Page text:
Frontline workers need PPE to keep saving lives in battle against COVID-19

By John Pearson, Special to CalMatters

If there is anything worse than an emergency room crowded with sick COVID-19 patients, it’s an emergency room crowded with doctors, nurses and essential hospital staff too sick to care for them.

California must take immediate and aggressive action to keep health care and other frontline workers safe or that nightmare scenario could very well become our reality. 

The federal government has bungled its response to the COVID-19 pandemic and put us all in harm’s way.

It failed to take the coronavirus pandemic seriously and prepare. It failed to operationalize testing. And it failed to mobilize our nation’s incredible resources. The absence of a presidential order mobilizing production of medicine, ventilators and personal protective equipment under the Defense Production Act is glaringly irresponsible. It will cost lives.  But California has the opportunity to take such action itself – and, just as it has again and again, show the nation what foresight and leadership look like.

At Highland Hospital in Oakland where I am an emergency room nurse, my coworkers and I are putting our lives on the line everyday.  Often lacking the most basic medical grade equipment and supplies, we face unacceptable and avoidable risks. We are worried not just for ourselves, but for our families and our patients.  

When management locks up the PPE, coworkers have been forced to create protective coverings out of trash bags, or to go without protection at all.  Managers have directed health care workers to spray masks with cleaning solution and wear them all day or even all week. 

Our housekeeping workers – who face exposure alongside doctors and nurses – have been denied protective gear. These haphazard and medically unsound practices don’t just put health care workers in jeopardy, they compromise the incredible work California has done so far to slow the virus spread and save countless lives.  And we know the worst is yet to come. 

The largest surge in COVID-19 patients is expected to hit our hospitals in the coming weeks, and health care workers simply can’t wait any longer for the federal government to deliver the supplies and protective equipment we need to stay safe. We are now counting on Gov. Gavin Newsom to show the kind of leadership he’s already demonstrated – from the nation’s first stay-at-home orders to standing up mobile medical units across the state – and ensure our workforce is strong enough to get our communities through this crisis alive.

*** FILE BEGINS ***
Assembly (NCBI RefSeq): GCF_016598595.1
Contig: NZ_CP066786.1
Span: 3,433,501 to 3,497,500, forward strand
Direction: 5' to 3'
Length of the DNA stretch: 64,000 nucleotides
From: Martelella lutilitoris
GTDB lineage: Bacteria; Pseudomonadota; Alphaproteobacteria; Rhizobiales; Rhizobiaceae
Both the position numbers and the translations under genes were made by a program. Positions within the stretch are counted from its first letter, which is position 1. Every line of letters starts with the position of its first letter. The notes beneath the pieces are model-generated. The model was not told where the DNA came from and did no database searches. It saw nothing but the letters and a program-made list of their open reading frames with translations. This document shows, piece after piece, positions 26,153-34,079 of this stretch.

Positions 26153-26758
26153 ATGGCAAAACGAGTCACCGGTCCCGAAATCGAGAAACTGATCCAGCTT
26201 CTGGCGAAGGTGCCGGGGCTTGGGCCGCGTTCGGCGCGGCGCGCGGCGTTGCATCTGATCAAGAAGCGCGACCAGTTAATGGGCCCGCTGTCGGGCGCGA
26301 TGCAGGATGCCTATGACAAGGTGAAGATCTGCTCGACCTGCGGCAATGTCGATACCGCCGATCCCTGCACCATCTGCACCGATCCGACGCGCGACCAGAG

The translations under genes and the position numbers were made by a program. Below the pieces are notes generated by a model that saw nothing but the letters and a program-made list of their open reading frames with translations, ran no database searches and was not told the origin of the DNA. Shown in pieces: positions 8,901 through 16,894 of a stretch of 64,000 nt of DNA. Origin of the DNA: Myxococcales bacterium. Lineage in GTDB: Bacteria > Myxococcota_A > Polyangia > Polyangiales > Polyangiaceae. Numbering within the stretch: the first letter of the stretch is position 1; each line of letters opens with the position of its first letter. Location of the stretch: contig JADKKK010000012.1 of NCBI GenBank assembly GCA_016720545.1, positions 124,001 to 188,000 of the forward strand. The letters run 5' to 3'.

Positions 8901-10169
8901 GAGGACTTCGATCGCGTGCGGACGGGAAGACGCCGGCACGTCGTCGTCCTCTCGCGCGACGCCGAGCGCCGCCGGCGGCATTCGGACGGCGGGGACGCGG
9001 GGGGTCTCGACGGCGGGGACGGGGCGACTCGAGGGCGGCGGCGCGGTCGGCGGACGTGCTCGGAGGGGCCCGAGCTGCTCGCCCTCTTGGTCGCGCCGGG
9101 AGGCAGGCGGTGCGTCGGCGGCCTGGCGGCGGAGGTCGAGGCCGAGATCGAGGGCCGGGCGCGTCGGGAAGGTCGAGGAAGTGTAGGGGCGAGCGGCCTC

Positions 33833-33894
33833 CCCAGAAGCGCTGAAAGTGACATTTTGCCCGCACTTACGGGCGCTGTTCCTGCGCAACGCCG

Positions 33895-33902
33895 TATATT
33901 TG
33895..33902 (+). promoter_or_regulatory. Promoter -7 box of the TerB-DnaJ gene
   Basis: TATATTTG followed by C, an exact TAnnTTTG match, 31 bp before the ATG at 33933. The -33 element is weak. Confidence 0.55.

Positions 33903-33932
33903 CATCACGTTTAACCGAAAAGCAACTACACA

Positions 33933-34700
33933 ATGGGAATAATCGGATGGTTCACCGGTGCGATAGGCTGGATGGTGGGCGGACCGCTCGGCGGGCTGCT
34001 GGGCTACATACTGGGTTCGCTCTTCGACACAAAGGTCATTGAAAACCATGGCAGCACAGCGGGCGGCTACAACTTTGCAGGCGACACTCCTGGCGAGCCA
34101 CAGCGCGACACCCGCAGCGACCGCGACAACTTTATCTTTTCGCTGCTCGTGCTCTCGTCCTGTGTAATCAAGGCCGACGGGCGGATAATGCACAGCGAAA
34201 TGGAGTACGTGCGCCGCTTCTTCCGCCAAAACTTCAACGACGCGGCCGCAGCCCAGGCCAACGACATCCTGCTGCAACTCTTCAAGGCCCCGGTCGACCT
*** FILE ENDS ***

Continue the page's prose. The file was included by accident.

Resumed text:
In this state of emergency, Newsom has the legal power to mobilize California’s industry and bring production of life-saving supplies to scale, and he must use it.  The actions he announced recently to ramp up manufacturing and procurement of an estimated 200 million medical masks per month are a good start.  Yet the state’s own estimates show we will need billions of pieces of personal protective equipment – including not just masks but gloves, face shields, shoe coverings, gowns, disinfectant and more before the pandemic subsides.  

With production underway, the state of California must also create and lead a transparent process of distribution and planning for frontline workers’ needs.  Because journalists demanded answers and documents, the public now knows hospitals were not being truthful when they told us they were prepared – even though they knew they had too few supplies to keep frontline workers and our patients safe. That’s why the state must rigorously enforce the rules requiring hospitals to provide a safe workplace – and have a mechanism to hear directly from those of us on the frontlines about where they are falling short. 

All eyes are on California now because we have led the way in “flattening the curve” and saving lives.  In the coming weeks, our resolve and our success will be put to the test like never before. California must deliver the life-saving equipment workers on the frontlines need to save our own lives – and yours. 


John Pearson is an emergency room nurse at Highland Hospital in Oakland, [email protected]. He wrote this commentary for CalMatters.

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